Photo: Africa Adventure Company
The perfect safari should involve plenty of up-close-and-personal encounters—ideally involving wild animals and not the strangers in the tent next door.Many high-end safari companies are responding to the yearning for even more exclusivity in what is already one of the world’s most elite travel experiences, offering private excursions that allow guests to choose their travel companions, customise their itineraries and witness plenty of once-in-a-lifetime moments.
Andy Cluver, CEO of South Africa–based airline Civair, has organised private travel for scores of celebrities, royals and politicians. High-profile travellers including Bono, Richard Branson, Michael Jackson and Princess Diana have entrusted Civair with their vacation plans. And while some boldfaced names like Bill Gates have been low maintenance (the Microsoft founder opted to travel with just his wife, Melinda), others have asked for a little more. Privacy, security and a support network are key for many private-safari clients.
Adventure outfitters are increasingly catering to guests who want to book an entire camp, boat, balloon or helicopter for themselves and their group.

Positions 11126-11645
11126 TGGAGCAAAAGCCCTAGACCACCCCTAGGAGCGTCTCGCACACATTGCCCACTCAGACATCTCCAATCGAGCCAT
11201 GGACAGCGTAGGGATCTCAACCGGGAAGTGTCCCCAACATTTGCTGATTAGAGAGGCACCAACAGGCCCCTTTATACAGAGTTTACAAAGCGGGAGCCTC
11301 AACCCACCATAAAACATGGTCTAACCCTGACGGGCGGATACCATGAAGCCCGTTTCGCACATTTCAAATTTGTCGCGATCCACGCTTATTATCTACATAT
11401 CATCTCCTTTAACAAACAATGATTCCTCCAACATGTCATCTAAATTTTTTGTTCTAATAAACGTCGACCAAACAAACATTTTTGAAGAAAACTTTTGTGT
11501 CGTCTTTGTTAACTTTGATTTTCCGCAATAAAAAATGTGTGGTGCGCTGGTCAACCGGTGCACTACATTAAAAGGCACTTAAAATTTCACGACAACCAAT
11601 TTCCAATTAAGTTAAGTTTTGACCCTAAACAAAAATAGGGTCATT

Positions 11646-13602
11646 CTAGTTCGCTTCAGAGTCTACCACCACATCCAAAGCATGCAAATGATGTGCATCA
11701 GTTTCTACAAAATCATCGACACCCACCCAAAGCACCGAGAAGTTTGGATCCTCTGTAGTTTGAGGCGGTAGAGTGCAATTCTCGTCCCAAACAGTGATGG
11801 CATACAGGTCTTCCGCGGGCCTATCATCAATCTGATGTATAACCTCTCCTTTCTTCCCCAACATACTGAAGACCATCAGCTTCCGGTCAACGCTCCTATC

Experiential travel is hot the world over, and a host of destinations are getting in on the act, which was pioneered—and perfected—in Africa. Safari companies today offer the chance to encounter a whole ark’s worth of animals, from kangaroos and blue-footed boobies to mountain gorillas and crocodiles.
A river safari down the Amazon with National Geographic/Lindblad Expeditions offers a look at mythic river monsters like piranhas (without a swarm of camera-happy passengers snapping at your heels). At Anantara in Thailand’s Golden Triangle, guests learn to handle elephants in utterly tranquil surrounds. And at Wildman Lodge in Australia’s Northern Territory, kangaroo safaris through the bush encounter a variety of marsupials. Whichever you choose, the experience is truly like nothing else.
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Located within a private concession of Kruger National Park, the six suites at Singita Sweni Lodge are elevated on stilts to provide a secluded game-viewing platform reminiscent of an eagle's nest (if eagles had WiFi, outdoor showers and daybeds, that is).
Guests plan their own game-drive schedule and can fully expect to see the big five--lions, leopards, rhinos, elephants, Cape buffalo--along with rarer, more brag-worthy animals like black rhinos, sable antelopes and a trio of the world's most unusual big cats: the serval (with the body of a cheetah and the ears of a bat), the caracal (a bobcat-like feline once used as a hunting companion) and the African wildcat. From $10,150 a night (including meals and drinks); 12-person capacity; 27-21/683-3424; singita.com.
For a bird's-eye view of some of the most inaccessible and untouched wonders of Ethiopia, sign up with Uncharted Africa Safari Co., whose owner, Ralph Bousfield, leads guests on a 10-day odyssey, working off an itinerary that is easily customisable according to weather and whim.